Hangzhou, capital of east China's Zhejiang Province, will call back the 30 Mercedes Benz taxies that have been running at a loss since they joined the city's taxi fleet a year ago.
The luxury cars, a novelty for citizens but a headache for drivers, will quit the taxi team before the end of this year, a source with the city's road traffic management bureau confirmed.
He said the cars will be resold to local businesses, including wedding service companies that offer luxury car rides to newly-wed couples and their families to wedding receptions.
High running cost and lack of passengers are the main causes of the city's abortive plan to "facelift" its image with luxury taxies, he said without giving his name.
The rental fee for a Mercedes taxi is around 11,000 yuan (US$1,375) per month, excluding gasoline spending, while a Passat is leased for 7,000 yuan (US$875).
Despite the high running cost, a Mercedes taxi charges 12 yuan (US$1.5) for the first four kilometers, just slightly higher than the 10 yuan (US$1.25) for other taxies. But still, very few people are willing to spend that extra 2 yuan (25 US cents).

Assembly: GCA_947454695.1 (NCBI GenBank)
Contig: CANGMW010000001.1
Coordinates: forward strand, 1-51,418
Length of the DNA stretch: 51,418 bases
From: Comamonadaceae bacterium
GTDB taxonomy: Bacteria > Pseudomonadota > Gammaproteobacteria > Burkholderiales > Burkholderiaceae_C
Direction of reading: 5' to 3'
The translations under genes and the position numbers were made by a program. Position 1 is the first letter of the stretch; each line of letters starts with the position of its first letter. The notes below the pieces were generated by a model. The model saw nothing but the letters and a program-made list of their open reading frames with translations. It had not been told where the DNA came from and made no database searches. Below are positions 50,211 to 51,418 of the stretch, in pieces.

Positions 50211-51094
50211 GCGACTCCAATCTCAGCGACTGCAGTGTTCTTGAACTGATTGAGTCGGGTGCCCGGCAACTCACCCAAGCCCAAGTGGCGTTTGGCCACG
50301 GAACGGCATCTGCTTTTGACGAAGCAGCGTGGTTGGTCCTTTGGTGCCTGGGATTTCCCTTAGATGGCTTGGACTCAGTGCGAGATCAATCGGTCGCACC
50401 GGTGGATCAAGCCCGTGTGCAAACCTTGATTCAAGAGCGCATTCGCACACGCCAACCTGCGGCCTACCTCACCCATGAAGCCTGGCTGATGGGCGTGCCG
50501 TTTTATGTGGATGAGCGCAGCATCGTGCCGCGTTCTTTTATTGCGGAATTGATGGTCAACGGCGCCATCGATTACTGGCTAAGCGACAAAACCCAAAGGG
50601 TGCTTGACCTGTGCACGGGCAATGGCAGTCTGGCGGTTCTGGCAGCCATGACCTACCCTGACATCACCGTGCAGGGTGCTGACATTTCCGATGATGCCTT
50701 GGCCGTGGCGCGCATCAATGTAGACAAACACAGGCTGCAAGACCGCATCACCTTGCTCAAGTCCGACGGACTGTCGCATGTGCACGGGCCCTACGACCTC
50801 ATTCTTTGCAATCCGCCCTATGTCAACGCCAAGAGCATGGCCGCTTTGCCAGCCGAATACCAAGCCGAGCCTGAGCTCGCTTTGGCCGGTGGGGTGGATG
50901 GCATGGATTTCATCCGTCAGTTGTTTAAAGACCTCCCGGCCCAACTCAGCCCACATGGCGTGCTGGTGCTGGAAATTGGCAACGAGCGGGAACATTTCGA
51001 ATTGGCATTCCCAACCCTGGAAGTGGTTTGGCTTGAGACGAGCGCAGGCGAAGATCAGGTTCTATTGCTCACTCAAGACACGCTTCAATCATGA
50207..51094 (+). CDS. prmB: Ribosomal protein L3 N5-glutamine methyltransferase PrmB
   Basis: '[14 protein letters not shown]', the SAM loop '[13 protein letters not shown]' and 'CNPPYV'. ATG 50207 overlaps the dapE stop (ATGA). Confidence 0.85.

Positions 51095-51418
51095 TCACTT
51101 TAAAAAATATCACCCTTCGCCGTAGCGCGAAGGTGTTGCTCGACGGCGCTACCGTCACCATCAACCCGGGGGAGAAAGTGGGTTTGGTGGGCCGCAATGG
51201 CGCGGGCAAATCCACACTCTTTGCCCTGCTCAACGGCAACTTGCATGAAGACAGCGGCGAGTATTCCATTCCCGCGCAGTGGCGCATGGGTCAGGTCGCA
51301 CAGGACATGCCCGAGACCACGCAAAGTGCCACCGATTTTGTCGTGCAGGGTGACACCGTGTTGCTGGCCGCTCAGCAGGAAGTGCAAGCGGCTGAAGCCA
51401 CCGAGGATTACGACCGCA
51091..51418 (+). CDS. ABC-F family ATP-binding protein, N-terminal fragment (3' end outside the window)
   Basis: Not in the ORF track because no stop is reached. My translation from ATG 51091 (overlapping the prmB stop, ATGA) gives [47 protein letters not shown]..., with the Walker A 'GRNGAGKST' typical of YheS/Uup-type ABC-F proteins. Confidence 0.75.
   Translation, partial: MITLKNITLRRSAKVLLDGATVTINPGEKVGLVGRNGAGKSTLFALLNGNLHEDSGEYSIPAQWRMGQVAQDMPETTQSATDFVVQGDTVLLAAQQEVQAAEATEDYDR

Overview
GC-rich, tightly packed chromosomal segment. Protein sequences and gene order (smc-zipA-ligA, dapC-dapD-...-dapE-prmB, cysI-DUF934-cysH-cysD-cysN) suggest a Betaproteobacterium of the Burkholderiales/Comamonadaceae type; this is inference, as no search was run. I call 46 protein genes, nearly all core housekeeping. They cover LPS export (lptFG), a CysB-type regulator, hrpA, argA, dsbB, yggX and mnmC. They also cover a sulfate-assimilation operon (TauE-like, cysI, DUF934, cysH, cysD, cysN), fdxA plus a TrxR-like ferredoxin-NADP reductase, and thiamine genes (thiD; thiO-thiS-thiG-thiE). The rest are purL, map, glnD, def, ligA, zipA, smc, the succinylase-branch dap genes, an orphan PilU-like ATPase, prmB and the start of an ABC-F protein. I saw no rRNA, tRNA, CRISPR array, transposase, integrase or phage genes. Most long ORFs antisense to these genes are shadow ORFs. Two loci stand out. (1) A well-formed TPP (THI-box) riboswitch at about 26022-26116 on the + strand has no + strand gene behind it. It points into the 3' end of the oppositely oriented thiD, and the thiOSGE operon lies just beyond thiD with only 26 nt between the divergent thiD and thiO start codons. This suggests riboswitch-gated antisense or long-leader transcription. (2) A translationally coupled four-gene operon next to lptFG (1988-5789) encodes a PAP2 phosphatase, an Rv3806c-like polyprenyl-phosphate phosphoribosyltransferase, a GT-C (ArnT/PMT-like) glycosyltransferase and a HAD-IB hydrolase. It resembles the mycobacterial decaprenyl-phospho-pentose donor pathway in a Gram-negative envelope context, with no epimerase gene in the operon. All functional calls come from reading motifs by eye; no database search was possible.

On January 7, a group of seven taxi drivers fled Hangzhou with the Mercedes they leased back to their hometown in central Henan Province, protesting the high running cost that even topped their income.
The incident, followed in a month by the runaway of 18 other taxi drivers with Chinese-made luxury car "Red Flag," questioned the need for high-end taxies in the local market, particularly now that China aims to build a thrift, resource-efficient society.
A sociologist said it's not at all surprising for the luxury taxies to be running in the red or to have to quit from the market. "Don't expect any man in the affluent Zhejiang Province will readily take a Mercedes," said Professor Liu Zhijun with elite Zhejiang University. "Besides, I think it takes more than luxury cars to improve a city's image."
(Xinhua News Agency February 27, 2006)